Low thyroid hormone may be linked to longevity

According to a new study conducted by researchers from Leiden University Medical Center in the Netherlands, a less active thyroid may mean more years added to your life, Reuters reports.

The researchers studied 859 siblings from 421 families, whose members are characterized by longevity. As reported in the Journal of Clinical Endocrinology and Metabolism, their average age of 93 years old far exceeds the current U.S. life expectancy of about 78 years.

After rating the lifespan of these siblings' parents, the team analyzed the thyroid hormones in their blood. The two appeared to be strongly linked, supporting previous findings of heritability in decreased thyroid functioning and its relationship to long life.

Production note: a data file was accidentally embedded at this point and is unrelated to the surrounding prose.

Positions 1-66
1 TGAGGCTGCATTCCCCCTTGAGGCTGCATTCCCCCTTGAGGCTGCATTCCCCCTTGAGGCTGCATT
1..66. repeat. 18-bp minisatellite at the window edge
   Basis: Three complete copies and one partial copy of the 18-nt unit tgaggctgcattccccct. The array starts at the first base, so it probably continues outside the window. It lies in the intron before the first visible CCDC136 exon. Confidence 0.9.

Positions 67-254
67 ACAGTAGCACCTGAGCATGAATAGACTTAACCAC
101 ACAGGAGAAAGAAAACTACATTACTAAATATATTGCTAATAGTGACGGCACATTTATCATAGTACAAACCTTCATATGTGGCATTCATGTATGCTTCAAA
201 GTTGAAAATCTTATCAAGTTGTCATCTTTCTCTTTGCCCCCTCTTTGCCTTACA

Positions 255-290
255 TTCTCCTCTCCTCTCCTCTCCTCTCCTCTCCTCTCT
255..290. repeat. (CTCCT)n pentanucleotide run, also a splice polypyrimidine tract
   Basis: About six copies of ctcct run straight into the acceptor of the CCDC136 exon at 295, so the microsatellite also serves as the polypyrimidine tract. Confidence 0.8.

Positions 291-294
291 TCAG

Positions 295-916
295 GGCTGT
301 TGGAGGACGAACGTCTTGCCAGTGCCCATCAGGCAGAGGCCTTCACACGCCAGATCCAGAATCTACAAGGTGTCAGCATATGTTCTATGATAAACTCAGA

"These data underpin the need for a dedicated clinical trial to test whether treating mild decreases in thyroid function with thyroid hormone supplementation is effective in the elderly," Diana van Heemst of Leiden University Medical Center, told the news source.



The researchers suggest that the lower activity of thyroid hormones could shift the body's energy expenditure away from growth and proliferation in favor of protective maintenance, keeping the body healthier longer. However, other factors could be associated with both thyroid function and longevity, removing credit from the thyroid, they report.

According to the Mayo Clinic, women over the age of 50 are more likely to have low levels of thyroid hormone.
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